mandan indiansIndian Life:  Mandan Indians

Karl Bodmer, "Mandan Indians," Plate 20, from Maximilian, Prince of Wied, Travels in the interior of North America. . . . London: Ackermann, 1843.

 


Indian Life:  Dog-Sledges of the Mandan Indiansdog-sledges

Karl Bodmer, "Dog-Sledges of the Mandan Indians," Vig. XXIX, from Maximilian, Prince of Wied, Travels in the interior of North America. . . . 
London: Ackermann, 1843.


The Importance of the Buffalo in Indian Life

bison danceKarl Bodmer, "Bison-Dance of the Mandan Indians," Plate 18, from Maximilian, Prince of Wied, Travels in the interior of North America. . . . 
London: Ackermann, 1843.

The successful hunting of bison or buffalo provided the main food supply for the Mandans, as for Lewis and Clark’s Corps of Discovery.


Dance of the Mandan Womendance of mandan women

Karl Bodmer, "Dance of the Mandan Women," Vig. XXVIII, from Maximilian, Prince of Wied, Travels in the interior of North America. . . . 
London: Ackermann, 1843.


Danger and the Grizzly Bear

grizzlyJohn James Audubon, 1785-1851, 
"Pl. CXXXI: Grizzly Bear," in Audubon and John Bachman, The quadrupeds of North America.
3 vols., octavo.  
New York: V. G. Audubon, 1851-54.  Contemporary half morocco

As they set out on their second summer, tackling the upper reaches of the Missouri basin, Lewis and his fellows were amazed at the weight and resilience of the grizzly bear, as compared with the black bear; "it is a much more furious and formidable animal, and will frequently pursue the hunter when wounded" (Lewis, April 29, 1805). 


Hunting of the Grizzly Bearhunting of grizzly

Karl Bodmer, "Hunting of the Grizzly Bear," Plate 36, from Maximilian, Prince of Wied, Travels in the interior of North America. . . . 
London: Ackermann, 1843.

Later, Lewis himself, having just fired his gun at a buffalo, found himself being chased by a grizzly while he was still 300 yards from the nearest tree: "I ran about 80 yards and found he gained on me . . . the idea struk me to get into the water . . . he suddenly wheeled about as if frightened, declined to combat . . . and retreated" (June 14, 1805). 


Landscape of the Upper Missouriremarkable hills

Karl Bodmer, "Remarkable Hills on the Upper Missouri,"  Plate 34, from Maximilian, Prince of Wied, Travels in the interior of North America. . .
London: Ackermann, 1843.

The strange formations shown here from Bodmer's illustrations had previously been described by Lewis, in his journal entry for May 31, 1805: "The hills and river Clifts which we passed today exhibit a most romantic appearance . . . which with the help of a little imagination and an oblique view, at a distance are made to represent eligant ranges of lofty freestone buildings. . . As we passed it seemed as if those seens of visionary inchantments would never have an end."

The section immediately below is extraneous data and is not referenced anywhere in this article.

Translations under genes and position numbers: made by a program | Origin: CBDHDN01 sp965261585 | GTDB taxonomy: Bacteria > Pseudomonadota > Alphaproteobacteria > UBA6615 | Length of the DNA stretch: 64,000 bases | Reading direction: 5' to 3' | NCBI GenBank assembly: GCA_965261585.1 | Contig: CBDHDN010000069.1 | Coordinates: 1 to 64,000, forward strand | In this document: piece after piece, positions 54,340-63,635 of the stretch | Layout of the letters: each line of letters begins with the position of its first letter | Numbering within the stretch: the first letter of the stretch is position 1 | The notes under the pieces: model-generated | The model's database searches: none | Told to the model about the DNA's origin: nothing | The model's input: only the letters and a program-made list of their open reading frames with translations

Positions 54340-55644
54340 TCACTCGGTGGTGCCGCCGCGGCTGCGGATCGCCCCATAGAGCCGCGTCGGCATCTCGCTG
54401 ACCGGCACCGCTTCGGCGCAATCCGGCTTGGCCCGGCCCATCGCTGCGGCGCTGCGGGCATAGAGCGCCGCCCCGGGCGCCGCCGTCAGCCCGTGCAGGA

progress reportJefferson and Lewis Make an Interim Report

Travels in the interior parts of America; communicating discoveries made in exploring the Missouri, Red River and Washita, by Captains Lewis and Clark, . . . As laid before the Senate, by the President of the United States in February, 1806, and never before published in Great Britain.
London: Phillips, 1807.  Green half-calf.  Bookplate of Alfred Chapin Rogers.

Before leaving Fort Mandan in April 1805, Lewis sent Jefferson a confident report on his progress so far ("We do not calculate on completing our voyage within the present year . . . You may therefore expect me to meet you at Montachello in September 1806").  Jefferson added a cover-letter (dated February 19, 1806) and had it printed (with additional material from others) as a Presidential message to Congress.


Jefferson’s 1806 Message to Congressjefferson's 1806 message

The travels of Capts. Lewis and Clarke from St. Louis, by way of the Missouri and Columbia rivers, to the Pacific ocean; performed in the years 1804, 1805 & 1806, by order of the government of the United States. . . . from the official communication of Meriwether Lewis.
London: Printed for Longman, Hurst, Rees, and Orme, 1809.  Modern half morocco,, by Sangorski and Sutcliffe. Bookplate of Alfred Chapin Rogers.

As this 1809 reprinting shows, the interim report and Jefferson's 1806 message continued to be reprinted even after the expedition returned, while book-buyers waited for publication of Lewis’s official narrative.   
 

 
Columbia Departments Campus Libraries
Columbia Libraries and Collections